A nasal spray containing a "love" hormone could help keep couples calm during arguments.
Oxytocin, dubbed the "cuddle drug", is made naturally in the body and helps people bond in sex by building trust and confidence. It's also released during labour to help the mother and baby bond.
Researchers at Zurich University were curious about what happens when you give couples oxytocin then get them to talk about a topic that usually makes them fight.
They recruited 47 couples and gave some a nasal spray that contained the hormone oxytocin, and others a placebo spray.
When couples were administered oxytocin, the UK's Daily Mail reported women became calmer and friendlier and the men became more sensitive and positive during arguments.
The 47 couples who participated were married or had cohabitated for more than one year. Forty-five minutes after they'd been administered the oxytocin or placebo, they were filmed alone in a room discussing a contentious issue.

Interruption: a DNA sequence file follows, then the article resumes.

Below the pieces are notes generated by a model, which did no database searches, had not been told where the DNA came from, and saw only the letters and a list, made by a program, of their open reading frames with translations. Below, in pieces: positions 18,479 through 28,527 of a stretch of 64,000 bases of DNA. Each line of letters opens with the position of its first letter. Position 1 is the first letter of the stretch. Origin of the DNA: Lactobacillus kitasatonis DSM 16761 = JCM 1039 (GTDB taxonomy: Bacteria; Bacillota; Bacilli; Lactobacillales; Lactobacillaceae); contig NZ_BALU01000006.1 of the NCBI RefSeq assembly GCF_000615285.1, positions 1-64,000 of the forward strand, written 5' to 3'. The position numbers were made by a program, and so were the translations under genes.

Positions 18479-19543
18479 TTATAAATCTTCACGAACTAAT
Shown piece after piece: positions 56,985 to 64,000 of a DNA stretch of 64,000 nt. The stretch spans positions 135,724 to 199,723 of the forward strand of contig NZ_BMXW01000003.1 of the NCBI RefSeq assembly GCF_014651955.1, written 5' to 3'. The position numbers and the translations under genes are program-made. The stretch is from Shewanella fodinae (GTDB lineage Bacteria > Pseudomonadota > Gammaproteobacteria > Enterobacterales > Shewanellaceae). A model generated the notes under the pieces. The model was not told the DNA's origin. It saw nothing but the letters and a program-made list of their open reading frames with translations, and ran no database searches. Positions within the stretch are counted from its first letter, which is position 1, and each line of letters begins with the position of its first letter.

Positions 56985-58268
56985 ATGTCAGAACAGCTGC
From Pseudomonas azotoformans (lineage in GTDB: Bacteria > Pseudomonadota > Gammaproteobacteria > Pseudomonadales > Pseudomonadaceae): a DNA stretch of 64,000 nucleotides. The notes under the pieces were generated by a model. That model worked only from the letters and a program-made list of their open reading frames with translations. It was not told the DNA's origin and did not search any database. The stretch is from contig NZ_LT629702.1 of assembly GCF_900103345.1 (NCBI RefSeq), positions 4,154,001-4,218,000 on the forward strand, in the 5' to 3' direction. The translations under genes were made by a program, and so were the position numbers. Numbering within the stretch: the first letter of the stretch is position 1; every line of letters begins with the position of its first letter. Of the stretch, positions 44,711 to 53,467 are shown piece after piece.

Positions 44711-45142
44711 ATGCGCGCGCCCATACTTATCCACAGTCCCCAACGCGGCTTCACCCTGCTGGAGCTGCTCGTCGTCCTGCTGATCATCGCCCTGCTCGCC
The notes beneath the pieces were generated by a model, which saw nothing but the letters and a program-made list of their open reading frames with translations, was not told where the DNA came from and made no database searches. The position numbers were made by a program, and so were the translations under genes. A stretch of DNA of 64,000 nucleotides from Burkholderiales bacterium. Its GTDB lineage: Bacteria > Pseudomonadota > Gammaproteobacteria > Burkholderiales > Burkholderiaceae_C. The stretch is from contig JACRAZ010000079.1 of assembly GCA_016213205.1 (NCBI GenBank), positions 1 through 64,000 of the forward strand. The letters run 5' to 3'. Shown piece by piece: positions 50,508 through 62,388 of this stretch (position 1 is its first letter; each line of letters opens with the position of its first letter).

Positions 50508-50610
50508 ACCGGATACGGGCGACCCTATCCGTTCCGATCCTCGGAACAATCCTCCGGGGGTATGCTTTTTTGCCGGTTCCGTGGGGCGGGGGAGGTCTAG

Ordinarily when couples fight, they experience an increased heart rate and higher blood pressure.
The researchers watched the participants' behaviour and took saliva swabs to confirm whether the nervous system was working.
Of the couples who took the oxytocin, the women's nervous system activity decreased, while the men's increased.
The researchers said women generally showed more demanding behaviour in an argument, whereas the men were more likely to withdraw.
As a result, the women were found to be more friendly and less demanding and the men engaged more, compared with those who took the placebo.
Previous studies have shown men's libido also improves when they sniff oxytocin spray.
The study was printed in the journal Social Cognitive and Affective Neuroscience.